When everything seemed like it was about to fall about – a substitute enters. And Abraham lifted up his eyes and looked, and behold, behind him was a ram, caught in a thicket by his horns. God sent a substitute so that the bond would remain. God sent a substitute so that Isaac would be spared. God sent a substitute to vindicate His own merciful nature and to preserve the promise of salvation. Everything in this story surrounds the substitute. The horrific notions of this text only endure when the substitute is ignored. Listen to what God is describing. The terrifying shock of all the extremes we mentioned earlier is a glimpse into what life is like for deserving sinners when there is no substitute. Who doesn’t shutter at the thought of human sacrifice? Who doesn’t cringe at the thought of Abraham losing the very purpose and meaning of His life? Who is not angered at the thought of the innocent being condemned to death? Without a substitute, we would be left with these feelings and emotions.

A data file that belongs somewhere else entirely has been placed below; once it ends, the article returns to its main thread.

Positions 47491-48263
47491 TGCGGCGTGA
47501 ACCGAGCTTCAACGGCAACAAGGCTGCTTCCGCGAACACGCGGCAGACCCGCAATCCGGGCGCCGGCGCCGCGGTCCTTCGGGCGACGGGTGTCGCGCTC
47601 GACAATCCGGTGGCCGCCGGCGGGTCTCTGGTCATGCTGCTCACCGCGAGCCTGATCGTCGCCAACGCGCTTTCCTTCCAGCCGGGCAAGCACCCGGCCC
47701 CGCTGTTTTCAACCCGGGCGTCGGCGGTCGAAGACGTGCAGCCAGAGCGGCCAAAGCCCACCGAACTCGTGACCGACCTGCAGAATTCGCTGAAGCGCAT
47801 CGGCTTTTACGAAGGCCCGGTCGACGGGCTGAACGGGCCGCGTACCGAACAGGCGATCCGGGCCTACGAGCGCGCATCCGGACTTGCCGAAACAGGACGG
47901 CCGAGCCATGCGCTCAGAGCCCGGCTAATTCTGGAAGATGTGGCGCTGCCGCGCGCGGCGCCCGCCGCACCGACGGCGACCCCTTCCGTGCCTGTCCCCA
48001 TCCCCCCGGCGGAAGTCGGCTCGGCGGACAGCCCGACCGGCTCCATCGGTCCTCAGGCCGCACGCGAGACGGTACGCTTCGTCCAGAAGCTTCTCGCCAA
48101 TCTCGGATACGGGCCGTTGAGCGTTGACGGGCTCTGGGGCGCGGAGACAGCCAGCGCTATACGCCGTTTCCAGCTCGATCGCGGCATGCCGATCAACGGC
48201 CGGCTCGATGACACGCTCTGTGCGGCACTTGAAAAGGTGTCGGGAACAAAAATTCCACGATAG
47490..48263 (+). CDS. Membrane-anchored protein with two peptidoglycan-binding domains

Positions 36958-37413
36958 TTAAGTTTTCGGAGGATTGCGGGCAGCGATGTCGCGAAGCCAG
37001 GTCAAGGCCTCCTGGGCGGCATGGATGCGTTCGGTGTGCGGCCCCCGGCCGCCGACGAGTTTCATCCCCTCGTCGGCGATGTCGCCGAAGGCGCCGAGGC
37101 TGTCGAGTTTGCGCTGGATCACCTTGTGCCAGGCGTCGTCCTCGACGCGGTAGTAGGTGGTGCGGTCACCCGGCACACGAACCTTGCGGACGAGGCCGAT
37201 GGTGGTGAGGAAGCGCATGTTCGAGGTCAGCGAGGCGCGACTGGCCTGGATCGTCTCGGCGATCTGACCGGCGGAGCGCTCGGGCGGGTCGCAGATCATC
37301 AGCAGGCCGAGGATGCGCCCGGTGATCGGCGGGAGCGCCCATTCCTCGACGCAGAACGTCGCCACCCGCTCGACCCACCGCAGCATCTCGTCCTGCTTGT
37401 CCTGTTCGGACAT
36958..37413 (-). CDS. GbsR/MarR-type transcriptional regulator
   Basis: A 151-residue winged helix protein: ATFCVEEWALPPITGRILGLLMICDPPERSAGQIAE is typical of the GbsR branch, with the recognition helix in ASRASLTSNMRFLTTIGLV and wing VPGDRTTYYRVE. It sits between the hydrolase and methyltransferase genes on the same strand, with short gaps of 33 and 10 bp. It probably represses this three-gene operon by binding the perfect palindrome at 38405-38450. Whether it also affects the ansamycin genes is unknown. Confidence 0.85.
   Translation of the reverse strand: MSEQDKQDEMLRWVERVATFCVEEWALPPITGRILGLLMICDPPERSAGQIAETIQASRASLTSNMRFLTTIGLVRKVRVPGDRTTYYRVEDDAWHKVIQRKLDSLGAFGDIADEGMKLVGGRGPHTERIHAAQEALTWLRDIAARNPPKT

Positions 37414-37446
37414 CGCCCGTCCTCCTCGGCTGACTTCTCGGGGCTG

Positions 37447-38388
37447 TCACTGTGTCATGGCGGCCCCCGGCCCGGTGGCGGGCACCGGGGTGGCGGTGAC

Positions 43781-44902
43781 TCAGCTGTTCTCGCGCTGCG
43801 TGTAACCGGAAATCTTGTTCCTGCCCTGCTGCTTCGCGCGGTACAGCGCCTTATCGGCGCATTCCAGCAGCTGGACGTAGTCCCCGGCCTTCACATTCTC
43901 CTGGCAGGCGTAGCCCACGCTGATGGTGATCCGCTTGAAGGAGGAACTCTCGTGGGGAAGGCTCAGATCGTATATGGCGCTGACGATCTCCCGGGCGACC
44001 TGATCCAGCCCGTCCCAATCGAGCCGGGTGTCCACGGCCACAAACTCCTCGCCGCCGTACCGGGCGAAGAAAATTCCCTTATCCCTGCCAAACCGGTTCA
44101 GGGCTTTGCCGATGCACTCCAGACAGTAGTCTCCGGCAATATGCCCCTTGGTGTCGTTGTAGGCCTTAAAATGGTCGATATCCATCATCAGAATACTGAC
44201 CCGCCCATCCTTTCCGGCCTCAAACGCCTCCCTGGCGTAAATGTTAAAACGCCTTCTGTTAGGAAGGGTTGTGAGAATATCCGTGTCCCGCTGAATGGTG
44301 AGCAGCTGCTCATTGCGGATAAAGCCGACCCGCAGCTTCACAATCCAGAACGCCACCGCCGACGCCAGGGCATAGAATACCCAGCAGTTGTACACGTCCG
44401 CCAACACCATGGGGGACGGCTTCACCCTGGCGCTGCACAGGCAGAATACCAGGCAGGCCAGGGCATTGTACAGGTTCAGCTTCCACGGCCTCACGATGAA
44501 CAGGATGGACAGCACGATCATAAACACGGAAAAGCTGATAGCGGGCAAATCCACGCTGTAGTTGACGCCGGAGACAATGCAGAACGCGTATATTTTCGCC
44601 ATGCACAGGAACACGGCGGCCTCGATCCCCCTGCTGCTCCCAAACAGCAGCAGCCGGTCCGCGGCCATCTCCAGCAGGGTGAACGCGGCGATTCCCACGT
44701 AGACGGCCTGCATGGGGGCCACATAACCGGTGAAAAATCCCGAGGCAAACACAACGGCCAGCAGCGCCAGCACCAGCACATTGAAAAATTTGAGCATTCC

Likewise, just as the bond between Abraham and Isaac remained, so also the bond between the Father and the Son remained. The Scripture would not be broken that day, nor would it be broken on Good Friday. As the righteous substitute for sinners, Jesus would ascend the cross in our place. He would carry our punishment so that we could go free. Yet, despite the many parallels, there is one difference. God’s Son would not be spared. The heavenly Father’s comparison with Abraham is fitting except in this one point. The materials would be gathered. The altar prepared. The Father would bind His Son, His only son, to the edifice of expiation. The implement of divine wrath would be yielded. Yet for Jesus, there was no escape as there was for Isaac. The death blow of God’s justice over sin would be fully met in His Son’s body upon the cross. Jesus was the Substitute.